by Brian McCombie - Thursday, October 8, 2015
So, I have to admit: when Marlin introduced the new lever action 1895GSBL last year, I missed the intro altogether. Then, this past spring, I noticed the 1895GSBL while checking out firearms online. What caught my eye: a neat-looking laminate stock and that John Wayne loop at the bottom of the lever.
1. It's light.
Although it’s a big bore rifle and packs a heck of a big wallop, the 1895GSBL is actually a light and nifty rifle, coming in at 8 pounds and measuring just 37-inches long. It feels even lighter than that. Perfect for hunting in heavy brush or in a tight blind; great for carrying in your truck, too.
2. It's smooth.
The lever action on my 1895GSBL worked smoothly and positively, jacking out spend shells easily and chambering in new rounds quickly. The big loop lever aids in this, I believe, because it gives the shooter a little more cocking leverage than the standard closed loop. It also makes me think of those great Westerns films the Duke made.
The only problem I had with the rifle was during loading the 6-round tubular chamber. I had to consciously push the brass down, length-wise, to avoid the brass from scraping against the ejection port and shaving off. Was that a rifle ejection port issue or the ammo? I was not sure.
3. The recoil is manageable.
I assumed that the smaller-stature of the rifle paired with the .45-70 cartridge was going to equal some pretty hefty recoil. Wrong. Hey, I certainly knew when I pulled the trigger and that 325-grain bullet Hornady LEVERevolution bullet launched down the barrel. But I didn’t find the recoil excessive or off putting.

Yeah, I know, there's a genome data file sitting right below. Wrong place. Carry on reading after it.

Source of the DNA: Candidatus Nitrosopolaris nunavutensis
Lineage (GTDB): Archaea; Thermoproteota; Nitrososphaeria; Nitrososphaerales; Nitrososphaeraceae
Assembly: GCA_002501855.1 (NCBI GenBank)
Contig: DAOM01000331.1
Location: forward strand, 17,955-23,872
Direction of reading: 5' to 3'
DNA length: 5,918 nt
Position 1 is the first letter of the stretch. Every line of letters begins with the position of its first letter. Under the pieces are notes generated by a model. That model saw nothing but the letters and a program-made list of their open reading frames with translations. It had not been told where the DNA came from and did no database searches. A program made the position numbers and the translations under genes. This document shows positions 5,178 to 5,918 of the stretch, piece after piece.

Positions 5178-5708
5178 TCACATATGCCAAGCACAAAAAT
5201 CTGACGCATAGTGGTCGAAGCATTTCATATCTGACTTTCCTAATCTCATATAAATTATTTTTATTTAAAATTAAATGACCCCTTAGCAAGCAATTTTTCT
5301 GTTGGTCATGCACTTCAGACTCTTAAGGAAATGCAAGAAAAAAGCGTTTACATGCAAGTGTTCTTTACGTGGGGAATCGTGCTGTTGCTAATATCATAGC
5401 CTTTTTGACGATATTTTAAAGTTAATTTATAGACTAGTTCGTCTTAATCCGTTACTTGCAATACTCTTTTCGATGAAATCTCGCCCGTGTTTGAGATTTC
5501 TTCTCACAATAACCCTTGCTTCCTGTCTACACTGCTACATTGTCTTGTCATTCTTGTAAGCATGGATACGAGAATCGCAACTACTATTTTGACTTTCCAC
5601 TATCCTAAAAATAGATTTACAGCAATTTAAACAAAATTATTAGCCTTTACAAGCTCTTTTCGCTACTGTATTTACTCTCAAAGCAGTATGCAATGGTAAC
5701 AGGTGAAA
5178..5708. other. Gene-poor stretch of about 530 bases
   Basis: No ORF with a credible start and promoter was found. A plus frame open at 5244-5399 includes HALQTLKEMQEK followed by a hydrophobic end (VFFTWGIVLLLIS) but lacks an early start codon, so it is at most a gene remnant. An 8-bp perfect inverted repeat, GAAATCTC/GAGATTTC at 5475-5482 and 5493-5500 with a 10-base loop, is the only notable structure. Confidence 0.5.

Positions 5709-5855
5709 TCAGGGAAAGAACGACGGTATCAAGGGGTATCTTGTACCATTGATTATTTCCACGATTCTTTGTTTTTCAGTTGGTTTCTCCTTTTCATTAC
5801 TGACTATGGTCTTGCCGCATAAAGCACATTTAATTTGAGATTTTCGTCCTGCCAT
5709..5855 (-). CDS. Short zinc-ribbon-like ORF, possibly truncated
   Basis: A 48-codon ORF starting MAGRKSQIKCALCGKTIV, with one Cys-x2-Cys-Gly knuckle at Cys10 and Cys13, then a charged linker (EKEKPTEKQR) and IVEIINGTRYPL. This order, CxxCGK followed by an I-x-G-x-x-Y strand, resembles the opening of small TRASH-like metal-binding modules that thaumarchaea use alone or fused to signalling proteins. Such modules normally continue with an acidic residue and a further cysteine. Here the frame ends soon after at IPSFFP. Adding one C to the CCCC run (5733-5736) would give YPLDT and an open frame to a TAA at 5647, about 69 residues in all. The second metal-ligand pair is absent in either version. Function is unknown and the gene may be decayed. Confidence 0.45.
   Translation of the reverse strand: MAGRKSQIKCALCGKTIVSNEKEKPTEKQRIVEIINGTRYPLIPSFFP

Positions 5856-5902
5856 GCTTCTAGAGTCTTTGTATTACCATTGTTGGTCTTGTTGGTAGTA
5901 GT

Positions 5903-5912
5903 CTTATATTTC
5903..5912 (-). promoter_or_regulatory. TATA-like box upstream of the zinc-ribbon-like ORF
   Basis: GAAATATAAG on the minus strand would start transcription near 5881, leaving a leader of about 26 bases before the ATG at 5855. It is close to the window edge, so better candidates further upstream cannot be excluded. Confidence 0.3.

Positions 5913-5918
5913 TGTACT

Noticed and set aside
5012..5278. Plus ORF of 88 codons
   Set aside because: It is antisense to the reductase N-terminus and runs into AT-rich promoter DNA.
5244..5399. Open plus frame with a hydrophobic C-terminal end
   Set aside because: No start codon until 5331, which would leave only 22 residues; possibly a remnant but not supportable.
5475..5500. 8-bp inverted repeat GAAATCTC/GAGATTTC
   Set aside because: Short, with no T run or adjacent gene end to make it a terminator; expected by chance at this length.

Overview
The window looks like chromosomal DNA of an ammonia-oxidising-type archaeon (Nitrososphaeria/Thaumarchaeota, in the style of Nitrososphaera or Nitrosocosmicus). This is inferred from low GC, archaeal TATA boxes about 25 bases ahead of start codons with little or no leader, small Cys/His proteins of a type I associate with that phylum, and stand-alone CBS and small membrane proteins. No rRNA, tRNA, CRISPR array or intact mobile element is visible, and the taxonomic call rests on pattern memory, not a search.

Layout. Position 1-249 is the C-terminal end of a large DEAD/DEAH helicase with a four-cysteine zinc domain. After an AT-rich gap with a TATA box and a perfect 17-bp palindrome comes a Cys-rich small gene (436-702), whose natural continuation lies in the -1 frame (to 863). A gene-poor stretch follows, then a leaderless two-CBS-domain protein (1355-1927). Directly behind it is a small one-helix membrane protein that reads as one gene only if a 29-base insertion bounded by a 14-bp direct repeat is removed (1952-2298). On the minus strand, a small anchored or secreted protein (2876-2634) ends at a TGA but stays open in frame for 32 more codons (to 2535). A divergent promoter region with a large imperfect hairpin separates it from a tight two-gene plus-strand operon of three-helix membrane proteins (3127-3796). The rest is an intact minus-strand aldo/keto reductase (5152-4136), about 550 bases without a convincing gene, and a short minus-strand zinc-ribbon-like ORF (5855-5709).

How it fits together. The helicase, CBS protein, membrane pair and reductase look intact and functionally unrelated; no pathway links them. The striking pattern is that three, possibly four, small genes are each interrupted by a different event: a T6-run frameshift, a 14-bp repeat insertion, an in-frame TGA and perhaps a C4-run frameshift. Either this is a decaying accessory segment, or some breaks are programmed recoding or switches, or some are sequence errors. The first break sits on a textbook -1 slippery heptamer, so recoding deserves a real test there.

4. It's accurate.
Figuring (correctly) that the gator portion of my hunt would be a fairly close range affair, I sighted in the 1895GSBL at 50 yards. The adjustable Williams Fire Sights and Hornady LEVERevolution ammunition were soon dropping in bullets within a half dollar sized group, shooting from a set of tall sticks. Later, at a range with a shooting table, the groups shrunk by nearly half at the same distance. So, for a practical hunting rifle, you can drill the kill zone on deer-sized and larger game all day at 150 yards. Likely further with a good optic.
5. It's modern.
I know it’s a sacrilege to many, but I actually prefer laminate and composite stocks to wood. Sorry! And one of the things that attracted me to this rifle was that someone had given the “standard wood stock on a lever action” an update. The durable laminae stock is painted green with black webbing, sheds water and mud, and cleans up easily with a damp rag. Metal surfaces are done in a tough FNC black finish. I think it all looks pretty darn cool!
E-mail your comments/questions about this site to:
For questions/comments about American Hunter magazine, please e-mail:
You can contact the NRA via phone at: NRA Member Programs
To advertise on American Hunter, visit nramediakit.com for more information
Get the American Hunter Insider newsletter for at-a-glance access to industry news, gear, gun reviews, videos and more—delivered directly to your Inbox.